Thursday, May 31, 2012

Durham 10k

There's last minute race decisions and there are last minute race decisions.

My season started with one- the New Year's Day 5k, then went to the ultimate in pre-planned, the Disney Half-Marathon. I feel like I am repeating that pattern, running the Durham 10K today and then going to Lake Placid to run the marathon on the tenth.

That's because after debating about what to do this morning, it ended up that I'd be going to the race alone, I thought I had plenty of time to get there, and in the end I did, but not without some serious misadventure. I decided to go up 22 to 17 to Durham, only there was a detour in North Branford/Northford, seemingly in the middle of nowhere, for a parade.

Without getting into too many details I went to Durham via Wallingford, which if you are from the area you may know is not a way you'd ever intentionally go. I got to the race 27 minutes ahead of race time, which is not kosher at all. By the time I got through the registration line, the bathroom and dropped my stuff at the car it was 9 minutes to race time.

9 minutes.

I did some strides, some knee lifts, then I got on the line. After last year's kid-choked start that saw one runner (not me) take a kid out, I pushed my way into the spot I wanted, intentionally walling off a couple of kids behind me. It's great to see young boys interesting in keeping the sport alive. It is not great tripping over them at the start of a race that beats you silly coming out of the gate.

It was hot and humid, which is fine with me, but I was coming off a long string of workouts- 6 hours on the trainer in 3 days, followed by a 12 mile run the day before the race at 6:36 a mile.

I knew that I'd be hard-pressed to accomplish much and to be honest, I felt like my goals for the race should be moderate. The run the day before was the real prize- after turning in some 12 milers at 7:15 or 7:30 I was starting to worry that maybe I was overtrained, or mis-trained, or just didn't really have the energy left in the tank for the marathon.

Pounding out those 6:30s and feeling really good when I got done was everything, so adding the race the next day was really just a nice way to get in 10K.


The start of the 10K has you blast up a hill, and there's always a couple of fast youngsters in the mix, and I'm always looking to get as much separation from the field in this part of the race so the whole thing comes together. Pretty quickly it was just four of us blowing up this long hill. I could feel my heart rate spiking and I didn't care. We made the turn, finished the climb and then we were on a straightway on 17 and I was starting to lose contact with all three of the other guys.

I've done the race so many times that i spend the whole race anticipating the next turn, the next hill, the next mile marker. I'm not sure if this is good or bad, but it completely changes the perspective. You are evaluating what's going to happen as much as what is happening. I could tell as I went through the back part of the first mile that I was flagging slightly and that was verified when Chris Schulten went past me. I thought right then there was a chance he could win.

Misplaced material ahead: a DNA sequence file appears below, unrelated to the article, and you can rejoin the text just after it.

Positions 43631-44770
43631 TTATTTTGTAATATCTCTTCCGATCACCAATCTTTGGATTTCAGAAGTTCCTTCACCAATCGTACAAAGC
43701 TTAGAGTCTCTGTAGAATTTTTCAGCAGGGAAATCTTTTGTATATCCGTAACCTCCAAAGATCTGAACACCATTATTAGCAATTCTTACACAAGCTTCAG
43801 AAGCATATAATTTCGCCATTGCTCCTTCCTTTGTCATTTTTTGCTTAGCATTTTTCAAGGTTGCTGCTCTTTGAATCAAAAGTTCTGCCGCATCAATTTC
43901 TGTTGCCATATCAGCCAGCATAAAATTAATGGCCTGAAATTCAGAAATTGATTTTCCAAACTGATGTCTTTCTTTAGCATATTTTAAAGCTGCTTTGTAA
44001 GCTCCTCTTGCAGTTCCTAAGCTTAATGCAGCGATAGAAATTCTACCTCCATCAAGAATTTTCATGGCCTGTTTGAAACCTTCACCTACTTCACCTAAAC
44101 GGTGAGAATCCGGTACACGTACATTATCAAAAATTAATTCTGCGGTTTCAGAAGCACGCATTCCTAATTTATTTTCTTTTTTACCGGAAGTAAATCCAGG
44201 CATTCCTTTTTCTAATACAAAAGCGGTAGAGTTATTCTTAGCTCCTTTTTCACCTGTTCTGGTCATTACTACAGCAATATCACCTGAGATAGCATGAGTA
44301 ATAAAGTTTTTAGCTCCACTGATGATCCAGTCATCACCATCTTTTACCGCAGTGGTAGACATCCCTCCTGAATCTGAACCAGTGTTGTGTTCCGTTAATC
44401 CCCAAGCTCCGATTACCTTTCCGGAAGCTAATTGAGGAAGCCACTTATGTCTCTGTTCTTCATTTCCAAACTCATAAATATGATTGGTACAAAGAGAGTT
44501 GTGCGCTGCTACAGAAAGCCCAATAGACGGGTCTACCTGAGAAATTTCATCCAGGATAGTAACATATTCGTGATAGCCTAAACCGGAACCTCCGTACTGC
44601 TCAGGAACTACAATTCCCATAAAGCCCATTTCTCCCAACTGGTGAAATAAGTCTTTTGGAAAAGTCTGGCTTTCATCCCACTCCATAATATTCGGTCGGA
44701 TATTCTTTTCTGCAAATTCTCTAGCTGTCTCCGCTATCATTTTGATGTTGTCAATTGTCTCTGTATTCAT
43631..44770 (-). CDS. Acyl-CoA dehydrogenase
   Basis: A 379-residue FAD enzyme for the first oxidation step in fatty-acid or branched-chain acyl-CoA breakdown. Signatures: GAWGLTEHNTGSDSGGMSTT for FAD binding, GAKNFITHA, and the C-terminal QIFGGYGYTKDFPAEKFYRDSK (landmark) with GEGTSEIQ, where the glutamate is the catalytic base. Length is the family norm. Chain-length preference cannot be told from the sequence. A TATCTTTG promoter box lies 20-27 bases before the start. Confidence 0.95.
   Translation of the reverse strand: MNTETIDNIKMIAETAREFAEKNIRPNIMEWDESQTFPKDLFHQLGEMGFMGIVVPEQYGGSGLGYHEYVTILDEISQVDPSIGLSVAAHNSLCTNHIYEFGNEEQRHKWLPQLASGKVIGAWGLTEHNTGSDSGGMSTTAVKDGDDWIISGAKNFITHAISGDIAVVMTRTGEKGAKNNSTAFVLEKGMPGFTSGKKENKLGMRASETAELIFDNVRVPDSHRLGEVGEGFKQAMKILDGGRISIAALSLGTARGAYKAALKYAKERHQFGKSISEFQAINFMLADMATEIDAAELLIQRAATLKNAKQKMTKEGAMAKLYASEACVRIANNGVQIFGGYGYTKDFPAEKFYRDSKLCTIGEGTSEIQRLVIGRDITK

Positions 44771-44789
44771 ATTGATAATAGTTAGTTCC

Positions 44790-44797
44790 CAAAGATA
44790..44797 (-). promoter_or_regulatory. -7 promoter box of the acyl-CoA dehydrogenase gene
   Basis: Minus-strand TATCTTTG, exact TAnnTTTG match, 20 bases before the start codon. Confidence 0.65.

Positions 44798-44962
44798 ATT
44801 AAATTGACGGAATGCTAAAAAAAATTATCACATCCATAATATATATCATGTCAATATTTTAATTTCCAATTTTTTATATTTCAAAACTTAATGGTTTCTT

I knew there was no chance I could.

Honestly, the next 5.2 miles was about hanging on, about survival.

We turned off the main road and the run to the next turn seemed to take forever and a day. Then it was down hill all the way to the next turn and after you take that you get to look at where you'll be going at the finish. But you run by it and start climbing again, and now the climb is for real. I was taking water when I could get it (some volunteers are better than others).

You climb until the halfway point, then blast down another hill. Chris moved from 3rd, to 2nd, while I hung at fifth.

We went down hill and then the fun begins. The toughest hill in the course, and it's a doozy, is in that 4th mile. It's .75 miles long, it's steep, and you cannot overcook it without melting down, especially when it's 80 degrees, sunny with 100% humidity. I could see the guy leading Chris out and I was thinking either this guy is for real, or he's going to break on the hill.

He broke on the hill.

Chris went by him, the guy in second went by him, the guy in third went by, I went by him. He started trying to run, but it was a weak jog, and in road racing, there is no mercy. I went by him and I didn't even look at him, because I was in enough distress of my own.

We went down the hill, hit the fourth mile mark and I just couldn't close on the guy in front of me. Usually I blast through the last two miles as fast as I can and I feel really good, but the truth is I was just hanging on. There was no movement in the field. I wasn't gaining on anyone, and as far as I could tell, no one was gaining on me.

The girl doing the five mile split time had driven to the spot, but then set up, I kid you not, at about 4.9 miles. I didn't listen to what she said. I knew there was one more climb, and I got up it, not quite shuffling, (and feeling a little sickish) but also not quite really running.

Then it was downhill and I felt good but I had this idea that someone was bearing down on me. We turned back in- the same place we'd run by earlier- and headed for the finish line and sure enough, I got caught at 6 miles. The guy went by me and in a very sportsmanly way asked me to go with him- 'Let's take it in', but truth be told, I was already thinking about my marathon in less than two weeks, and I let him go and finished fifth.

Chris won the race, and our age group, but I was still second overall and 5th in my age group, running 38:59 in a race where the winner didn't break 37. I did pick it up a tiny bit to get under 39:00.

And that was good enough. Now I'm ready to run a marathon...

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